Difference Between Similar Terms and Objects

Difference Between Dutch and German

dutchDutch vs German

Dutch is a Germanic language spoken in numerous European territories. Countries that speak Dutch as a native language are Belgium, Netherlands and Suriname. There are smaller communities as well, in France and Germany, as well as many former colonies of the Dutch, that use it as a first language. The Dutch language is very similar to various West Germanic languages, for instance, German and English. It gave rise to many other creole languages, including one of the official languages spoken in South Africa, Afrikaans.

Like Dutch, German is also a West Germanic language that is closely related to English. In Europe, it is the first language spoken in Germany and Austria, and amongst a large section of the natives in Switzerland. There are other communities outside of Europe that widely speak German, especially in the US, Canada, Argentina and Brazil.

Roughly speaking, Dutch lies somewhere between German and English (Germanic). There are some conspicuous similarities between the vocabularies of English and Dutch, as well as between Dutch and German. Letters that are identical in Dutch and German are pronounced more or less the same, except that German has a variation in pronouncing some letters, for instance, when speaking German, an aspirate is used for the letter ‘K’, whereas for Dutch, aspiration is not used. Also, ‘S’ in German is pronounced between ‘S’ and ‘Z’, and ‘G’ as ‘gamma’ just like in Greek, but in Dutch it is ‘kh’.

That said, however, certain regional dialects in German make use of Dutch pronunciation, or speak only Dutch, as they find it easier than German. In German, it is claimed that there are very complex declensions, subjunctive tenses and pronoun usage. Whereas Dutch has only one rudimentary case, German has four. Dutch pronunciation is quite straight forward, with most of the consonants sounding English-like, apart from just a few exceptions. However, there are aspects of the language that make it seem hard, especially to English speakers, like spelling, and the way vowels should be placed..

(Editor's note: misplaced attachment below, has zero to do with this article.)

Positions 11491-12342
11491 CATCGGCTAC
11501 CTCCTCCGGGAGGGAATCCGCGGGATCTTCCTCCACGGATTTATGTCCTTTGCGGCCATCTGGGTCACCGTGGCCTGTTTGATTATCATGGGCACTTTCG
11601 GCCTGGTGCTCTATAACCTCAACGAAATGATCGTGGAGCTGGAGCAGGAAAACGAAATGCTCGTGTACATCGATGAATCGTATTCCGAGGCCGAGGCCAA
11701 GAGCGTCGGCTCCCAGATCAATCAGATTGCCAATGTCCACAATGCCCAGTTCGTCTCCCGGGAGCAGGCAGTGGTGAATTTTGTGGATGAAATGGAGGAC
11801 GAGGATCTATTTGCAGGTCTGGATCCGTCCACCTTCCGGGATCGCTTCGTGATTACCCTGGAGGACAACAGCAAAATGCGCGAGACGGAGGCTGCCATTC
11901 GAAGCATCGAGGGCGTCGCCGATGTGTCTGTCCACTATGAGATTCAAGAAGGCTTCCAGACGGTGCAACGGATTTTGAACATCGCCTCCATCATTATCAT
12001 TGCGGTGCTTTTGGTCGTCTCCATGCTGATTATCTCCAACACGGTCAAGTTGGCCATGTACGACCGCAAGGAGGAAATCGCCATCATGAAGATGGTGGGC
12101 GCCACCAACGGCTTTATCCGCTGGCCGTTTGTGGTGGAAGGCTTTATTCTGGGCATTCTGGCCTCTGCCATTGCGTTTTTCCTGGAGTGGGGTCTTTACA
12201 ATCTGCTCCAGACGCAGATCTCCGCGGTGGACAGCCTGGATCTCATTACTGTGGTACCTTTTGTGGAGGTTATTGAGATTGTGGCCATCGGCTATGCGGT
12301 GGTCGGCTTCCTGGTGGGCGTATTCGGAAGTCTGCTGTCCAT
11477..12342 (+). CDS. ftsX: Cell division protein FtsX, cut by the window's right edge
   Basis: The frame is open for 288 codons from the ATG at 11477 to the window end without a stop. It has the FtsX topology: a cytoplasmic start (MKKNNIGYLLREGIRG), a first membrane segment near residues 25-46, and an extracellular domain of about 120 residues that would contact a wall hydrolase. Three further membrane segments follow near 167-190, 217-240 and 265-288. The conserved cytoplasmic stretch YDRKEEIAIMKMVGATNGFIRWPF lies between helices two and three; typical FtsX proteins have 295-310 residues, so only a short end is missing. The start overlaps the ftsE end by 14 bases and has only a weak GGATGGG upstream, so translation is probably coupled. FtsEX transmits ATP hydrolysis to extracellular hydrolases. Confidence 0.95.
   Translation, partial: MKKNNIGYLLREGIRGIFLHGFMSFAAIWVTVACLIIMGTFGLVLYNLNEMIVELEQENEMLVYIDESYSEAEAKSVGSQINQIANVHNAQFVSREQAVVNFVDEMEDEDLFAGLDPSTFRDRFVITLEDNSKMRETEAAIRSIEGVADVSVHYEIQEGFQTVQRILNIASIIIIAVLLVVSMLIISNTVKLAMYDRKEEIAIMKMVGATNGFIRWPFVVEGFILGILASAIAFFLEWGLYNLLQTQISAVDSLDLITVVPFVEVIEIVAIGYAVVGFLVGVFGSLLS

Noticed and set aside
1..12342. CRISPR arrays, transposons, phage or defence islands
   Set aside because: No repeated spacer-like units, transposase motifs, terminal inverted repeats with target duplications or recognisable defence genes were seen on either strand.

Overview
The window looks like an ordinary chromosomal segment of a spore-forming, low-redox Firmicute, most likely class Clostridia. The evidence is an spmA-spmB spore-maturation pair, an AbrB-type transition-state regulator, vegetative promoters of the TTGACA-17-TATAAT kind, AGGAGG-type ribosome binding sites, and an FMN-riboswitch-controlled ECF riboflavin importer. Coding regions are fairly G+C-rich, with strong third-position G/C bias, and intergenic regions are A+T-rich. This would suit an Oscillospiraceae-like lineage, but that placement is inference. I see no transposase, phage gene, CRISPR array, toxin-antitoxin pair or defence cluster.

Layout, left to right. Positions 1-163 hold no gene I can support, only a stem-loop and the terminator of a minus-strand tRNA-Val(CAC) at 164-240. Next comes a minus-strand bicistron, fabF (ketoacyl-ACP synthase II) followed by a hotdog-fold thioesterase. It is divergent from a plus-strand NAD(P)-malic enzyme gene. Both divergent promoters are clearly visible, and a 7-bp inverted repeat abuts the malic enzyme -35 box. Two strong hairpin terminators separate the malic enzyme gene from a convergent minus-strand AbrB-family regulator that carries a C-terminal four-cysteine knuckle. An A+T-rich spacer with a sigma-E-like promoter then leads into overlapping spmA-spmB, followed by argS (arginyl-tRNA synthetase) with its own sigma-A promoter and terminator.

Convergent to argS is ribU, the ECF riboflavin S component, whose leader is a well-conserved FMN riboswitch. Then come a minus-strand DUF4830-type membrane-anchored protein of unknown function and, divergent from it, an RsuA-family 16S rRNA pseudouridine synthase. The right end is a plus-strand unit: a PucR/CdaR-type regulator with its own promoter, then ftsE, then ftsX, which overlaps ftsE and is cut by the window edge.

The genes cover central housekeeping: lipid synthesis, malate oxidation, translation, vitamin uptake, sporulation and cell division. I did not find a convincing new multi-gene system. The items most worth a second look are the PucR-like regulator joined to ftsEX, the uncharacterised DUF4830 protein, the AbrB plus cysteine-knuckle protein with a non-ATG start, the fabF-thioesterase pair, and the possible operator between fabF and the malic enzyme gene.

Like German, Dutch has got a lot of guttural sounds, especially ‘ch’ and ‘g’. The two sound quite similar, a lot like the ‘ch’ in ‘bach’. Speaking these sounds means that you have to manipulate your mouth and throat, which can be a bit odd at first.

1. Dutch is the first language in Belgium, Netherlands and Suriname, while German is the first language in Germany and Austria.
2. German pronunciation, for some letters, uses aspiration, whereas Dutch does not, e.g. for the letter K.
3. German has got more complicated declensions and subjunctive tense, while Dutch is perceived as simpler.
4. German has got four cases, while Dutch has one rudimentary case.

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  1. Great article. Being a persnickety English speaker and writer, I find it odd that you chose to write “has got” instead of “has.” Any reason? Is that a personal dialect choice?

  2. I have to disagree here with the assertion that Afrikaans is a ‘creole’. It is Dutch-derived, yes, and it has been influenced in some ways by African languages; but it is in its own right a separate language, with its own codified grammar and regulation body.

  3. Ch and g are exactly the same sound in Dutch.

    • Not in Belgium and not in the south of the Netherlands. Believe the merger of those two sounds is limited to the Randstad.

  4. Nice article very interesting


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